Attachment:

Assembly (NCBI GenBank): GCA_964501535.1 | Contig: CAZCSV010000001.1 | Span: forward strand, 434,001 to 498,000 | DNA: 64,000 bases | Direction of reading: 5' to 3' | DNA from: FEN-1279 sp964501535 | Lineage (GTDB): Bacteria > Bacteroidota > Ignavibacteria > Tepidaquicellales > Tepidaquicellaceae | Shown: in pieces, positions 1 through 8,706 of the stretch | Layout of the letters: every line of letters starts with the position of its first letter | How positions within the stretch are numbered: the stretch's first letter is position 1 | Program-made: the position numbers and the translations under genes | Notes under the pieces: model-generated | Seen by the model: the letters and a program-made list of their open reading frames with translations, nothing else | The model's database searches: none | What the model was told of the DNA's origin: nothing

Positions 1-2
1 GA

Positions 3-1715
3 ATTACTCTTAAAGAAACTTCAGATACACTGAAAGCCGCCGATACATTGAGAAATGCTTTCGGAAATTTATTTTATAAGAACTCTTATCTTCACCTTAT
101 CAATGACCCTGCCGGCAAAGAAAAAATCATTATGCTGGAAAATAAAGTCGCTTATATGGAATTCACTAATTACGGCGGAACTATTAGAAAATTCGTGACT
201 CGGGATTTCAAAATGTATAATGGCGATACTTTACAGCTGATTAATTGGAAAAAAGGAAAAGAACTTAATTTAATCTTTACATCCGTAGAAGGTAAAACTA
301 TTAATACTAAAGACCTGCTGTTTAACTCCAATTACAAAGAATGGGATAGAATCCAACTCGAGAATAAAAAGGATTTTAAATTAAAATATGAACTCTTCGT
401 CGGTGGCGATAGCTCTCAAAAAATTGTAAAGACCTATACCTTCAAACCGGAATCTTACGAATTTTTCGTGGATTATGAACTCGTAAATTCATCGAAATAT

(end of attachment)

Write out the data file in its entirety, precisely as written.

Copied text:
Assembly (NCBI GenBank): GCA_964501535.1 | Contig: CAZCSV010000001.1 | Span: forward strand, 434,001 to 498,000 | DNA: 64,000 bases | Direction of reading: 5' to 3' | DNA from: FEN-1279 sp964501535 | Lineage (GTDB): Bacteria > Bacteroidota > Ignavibacteria > Tepidaquicellales > Tepidaquicellaceae | Shown: in pieces, positions 1 through 8,706 of the stretch | Layout of the letters: every line of letters starts with the position of its first letter | How positions within the stretch are numbered: the stretch's first letter is position 1 | Program-made: the position numbers and the translations under genes | Notes under the pieces: model-generated | Seen by the model: the letters and a program-made list of their open reading frames with translations, nothing else | The model's database searches: none | What the model was told of the DNA's origin: nothing

Positions 1-2
1 GA

Positions 3-1715
3 ATTACTCTTAAAGAAACTTCAGATACACTGAAAGCCGCCGATACATTGAGAAATGCTTTCGGAAATTTATTTTATAAGAACTCTTATCTTCACCTTAT
101 CAATGACCCTGCCGGCAAAGAAAAAATCATTATGCTGGAAAATAAAGTCGCTTATATGGAATTCACTAATTACGGCGGAACTATTAGAAAATTCGTGACT
201 CGGGATTTCAAAATGTATAATGGCGATACTTTACAGCTGATTAATTGGAAAAAAGGAAAAGAACTTAATTTAATCTTTACATCCGTAGAAGGTAAAACTA
301 TTAATACTAAAGACCTGCTGTTTAACTCCAATTACAAAGAATGGGATAGAATCCAACTCGAGAATAAAAAGGATTTTAAATTAAAATATGAACTCTTCGT
401 CGGTGGCGATAGCTCTCAAAAAATTGTAAAGACCTATACCTTCAAACCGGAATCTTACGAATTTTTCGTGGATTATGAACTCGTAAATTCATCGAAATAT